Egypt’s President, the Muslim Brotherhood-backed Mohammed Morsi, sacked Field Marshal Hussein Tantawi and set in motion a series of other orders expanding the power of the Presidency and curbing the power of the military.

This is basically the resumption of a battle for power that has consumed Egypt since the revolution, when Hosni Mubarak was forced to step down. Power would either get placed, for the immediate term, in the hands of the military or the hands of the hands of an elected government. In both Parliamentary and Presidential elections, voters chose the favored candidates of the Muslim Brotherhood. When Morsi won a Presidential runoff, the military attempted to weaken his power by curtailing some Presidential authorities through constitutional declarations. Morsi reversed those yesterday, in addition to letting go Tantawi and chief of staff to the Supreme Council of Armed Forces (SCAF), Sami Anan. Both of them have been reappointed as “advisors” to Morsi. And there are more dramatic actions likely to follow:

“This sets up an inevitable showdown with the supreme constitutional court as the court is likely to attempt to overturn Morsi’s cancelling of the supplemental constitutional declaration. It seems this move will require the sacking of the court if it is to stand,” said Michael Hanna, a fellow at the Century Foundation, a US thinktank [...]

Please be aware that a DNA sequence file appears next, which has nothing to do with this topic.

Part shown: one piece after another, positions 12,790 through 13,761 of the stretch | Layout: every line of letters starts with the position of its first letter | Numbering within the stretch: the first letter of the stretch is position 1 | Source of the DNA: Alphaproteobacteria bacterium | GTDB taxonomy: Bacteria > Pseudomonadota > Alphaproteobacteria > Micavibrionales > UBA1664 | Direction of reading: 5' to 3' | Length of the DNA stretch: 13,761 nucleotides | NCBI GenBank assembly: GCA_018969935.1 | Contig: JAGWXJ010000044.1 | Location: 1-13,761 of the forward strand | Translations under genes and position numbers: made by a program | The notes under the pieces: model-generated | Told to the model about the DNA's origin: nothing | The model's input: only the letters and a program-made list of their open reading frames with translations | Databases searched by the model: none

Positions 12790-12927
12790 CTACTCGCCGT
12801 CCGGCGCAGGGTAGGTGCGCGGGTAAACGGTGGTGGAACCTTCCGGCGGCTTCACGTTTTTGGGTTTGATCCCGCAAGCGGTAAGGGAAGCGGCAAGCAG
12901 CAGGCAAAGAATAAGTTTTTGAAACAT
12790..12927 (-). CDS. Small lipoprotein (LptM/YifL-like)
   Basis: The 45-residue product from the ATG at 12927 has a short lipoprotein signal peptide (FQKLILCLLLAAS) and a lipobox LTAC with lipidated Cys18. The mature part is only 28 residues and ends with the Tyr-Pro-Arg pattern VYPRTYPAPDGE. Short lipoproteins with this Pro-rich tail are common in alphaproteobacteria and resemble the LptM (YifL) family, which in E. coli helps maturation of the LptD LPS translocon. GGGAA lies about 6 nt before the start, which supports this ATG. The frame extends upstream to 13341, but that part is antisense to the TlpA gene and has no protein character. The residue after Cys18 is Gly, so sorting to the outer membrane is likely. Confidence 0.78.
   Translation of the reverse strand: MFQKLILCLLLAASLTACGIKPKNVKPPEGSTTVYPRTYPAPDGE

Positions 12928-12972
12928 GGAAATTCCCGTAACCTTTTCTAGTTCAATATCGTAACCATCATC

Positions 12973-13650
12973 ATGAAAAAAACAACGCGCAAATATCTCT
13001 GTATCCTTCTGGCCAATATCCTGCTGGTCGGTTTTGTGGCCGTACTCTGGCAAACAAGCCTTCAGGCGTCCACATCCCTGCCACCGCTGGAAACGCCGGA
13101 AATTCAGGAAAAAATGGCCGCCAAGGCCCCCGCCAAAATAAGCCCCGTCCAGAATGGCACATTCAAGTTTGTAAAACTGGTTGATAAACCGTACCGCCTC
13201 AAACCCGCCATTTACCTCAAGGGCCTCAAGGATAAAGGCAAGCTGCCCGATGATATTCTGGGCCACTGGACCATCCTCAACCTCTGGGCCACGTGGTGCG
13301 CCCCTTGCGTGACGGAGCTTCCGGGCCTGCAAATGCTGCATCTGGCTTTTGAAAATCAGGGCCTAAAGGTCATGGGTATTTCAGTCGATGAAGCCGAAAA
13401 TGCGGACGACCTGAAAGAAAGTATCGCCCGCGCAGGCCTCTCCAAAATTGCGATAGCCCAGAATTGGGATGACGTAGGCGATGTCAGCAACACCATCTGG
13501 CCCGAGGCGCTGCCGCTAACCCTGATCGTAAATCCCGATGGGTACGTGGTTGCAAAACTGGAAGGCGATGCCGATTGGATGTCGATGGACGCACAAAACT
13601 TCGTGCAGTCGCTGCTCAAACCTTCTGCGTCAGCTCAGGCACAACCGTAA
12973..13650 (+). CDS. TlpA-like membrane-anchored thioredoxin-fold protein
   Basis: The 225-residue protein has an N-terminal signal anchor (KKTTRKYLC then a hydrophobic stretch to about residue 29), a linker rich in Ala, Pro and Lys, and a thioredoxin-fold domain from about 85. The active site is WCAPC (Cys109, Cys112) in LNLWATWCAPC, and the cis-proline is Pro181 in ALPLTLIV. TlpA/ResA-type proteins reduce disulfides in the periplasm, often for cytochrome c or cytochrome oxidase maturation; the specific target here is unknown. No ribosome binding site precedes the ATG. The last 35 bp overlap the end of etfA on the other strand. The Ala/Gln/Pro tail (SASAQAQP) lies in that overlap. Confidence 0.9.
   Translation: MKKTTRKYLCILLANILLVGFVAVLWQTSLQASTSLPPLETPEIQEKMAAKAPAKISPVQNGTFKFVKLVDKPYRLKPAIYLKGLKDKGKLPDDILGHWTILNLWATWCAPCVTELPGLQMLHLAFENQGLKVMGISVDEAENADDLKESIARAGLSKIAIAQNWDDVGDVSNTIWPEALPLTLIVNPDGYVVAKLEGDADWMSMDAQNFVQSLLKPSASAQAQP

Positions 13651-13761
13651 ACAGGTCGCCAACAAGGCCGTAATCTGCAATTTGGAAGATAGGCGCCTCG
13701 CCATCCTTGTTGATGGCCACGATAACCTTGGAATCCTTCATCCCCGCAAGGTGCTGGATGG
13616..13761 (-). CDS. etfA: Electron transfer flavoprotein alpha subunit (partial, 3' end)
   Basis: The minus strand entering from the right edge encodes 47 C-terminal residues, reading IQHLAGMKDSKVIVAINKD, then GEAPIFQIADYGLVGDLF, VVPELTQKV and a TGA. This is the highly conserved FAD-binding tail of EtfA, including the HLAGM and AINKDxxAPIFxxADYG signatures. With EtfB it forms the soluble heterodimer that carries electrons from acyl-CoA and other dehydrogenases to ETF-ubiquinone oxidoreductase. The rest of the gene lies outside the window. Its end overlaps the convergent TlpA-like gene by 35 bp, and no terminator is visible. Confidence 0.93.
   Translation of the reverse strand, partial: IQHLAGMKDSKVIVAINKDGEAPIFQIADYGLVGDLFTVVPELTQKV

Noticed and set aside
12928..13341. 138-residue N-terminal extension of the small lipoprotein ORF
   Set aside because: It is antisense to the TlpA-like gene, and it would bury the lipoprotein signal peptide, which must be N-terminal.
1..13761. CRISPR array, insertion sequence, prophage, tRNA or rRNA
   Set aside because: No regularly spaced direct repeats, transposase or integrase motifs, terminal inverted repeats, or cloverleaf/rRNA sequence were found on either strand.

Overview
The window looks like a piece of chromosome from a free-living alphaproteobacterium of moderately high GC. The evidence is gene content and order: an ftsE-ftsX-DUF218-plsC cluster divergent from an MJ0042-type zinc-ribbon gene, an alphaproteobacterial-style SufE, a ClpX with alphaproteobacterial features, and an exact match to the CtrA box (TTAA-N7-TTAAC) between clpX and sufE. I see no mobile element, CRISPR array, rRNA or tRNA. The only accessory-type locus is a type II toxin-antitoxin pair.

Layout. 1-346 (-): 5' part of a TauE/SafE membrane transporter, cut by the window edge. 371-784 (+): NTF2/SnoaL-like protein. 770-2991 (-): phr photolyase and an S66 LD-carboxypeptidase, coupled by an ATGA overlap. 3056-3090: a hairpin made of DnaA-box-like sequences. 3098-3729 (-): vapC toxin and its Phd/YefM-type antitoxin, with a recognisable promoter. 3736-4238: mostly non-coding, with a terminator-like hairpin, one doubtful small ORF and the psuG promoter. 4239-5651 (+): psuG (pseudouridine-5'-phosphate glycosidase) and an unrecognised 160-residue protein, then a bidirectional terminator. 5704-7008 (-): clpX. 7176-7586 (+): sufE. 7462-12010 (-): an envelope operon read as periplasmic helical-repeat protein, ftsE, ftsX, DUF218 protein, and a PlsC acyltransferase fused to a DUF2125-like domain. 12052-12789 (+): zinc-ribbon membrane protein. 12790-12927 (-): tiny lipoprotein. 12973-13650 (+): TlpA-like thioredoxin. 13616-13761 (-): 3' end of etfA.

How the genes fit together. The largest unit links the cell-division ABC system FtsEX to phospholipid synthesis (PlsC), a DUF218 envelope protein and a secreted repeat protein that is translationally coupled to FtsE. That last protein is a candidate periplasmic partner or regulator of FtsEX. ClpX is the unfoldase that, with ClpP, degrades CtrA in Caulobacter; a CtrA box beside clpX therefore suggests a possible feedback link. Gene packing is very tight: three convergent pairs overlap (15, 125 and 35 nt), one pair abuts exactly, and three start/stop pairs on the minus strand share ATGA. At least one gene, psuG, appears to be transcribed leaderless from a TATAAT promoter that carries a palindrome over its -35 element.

Morsi’s move on Sunday marks the latest blow in a tussle between the Muslim Brotherhood and the military over control of post-transitional Egypt. The decision to remove Tantawi and Anan was taken in consultation with Scaf, including Tantawi, the new deputy minister of defence, Mohamed el-Assar, told Reuters.

Replacing Tantawi is the head of military intelligence, Abdel-Fatah el-Sissi – one of the generals who defended the use of “virginity tests” against female protesters in March 2011 – with El-Assar as his deputy. The new chief of staff is General Sidqi Sobhi Sayed. The appointments are all members of Scaf.

Tantawi and Anan got medals for their service. Both of them could have gotten indictments for crimes against the state. In several incidents, the military put down further rebellions by protesters with deadly violence. But they are likely to avoid prosecution.

Clearly this is a move to consolidate power on the part of Morsi. The revolutionaries who drove out Mubarak are likely to be at once happy about the end of the reign of Tantawi and upset by the centralization of power in Morsi’s hands. This has more of the earmarks of a coup against the generals than anything else.

Morsi has more popular legitimacy than Tantawi, but his actions over the next year, when a constitution and a Parliament get put into place, will go further to tell the story of Egypt after the revolution.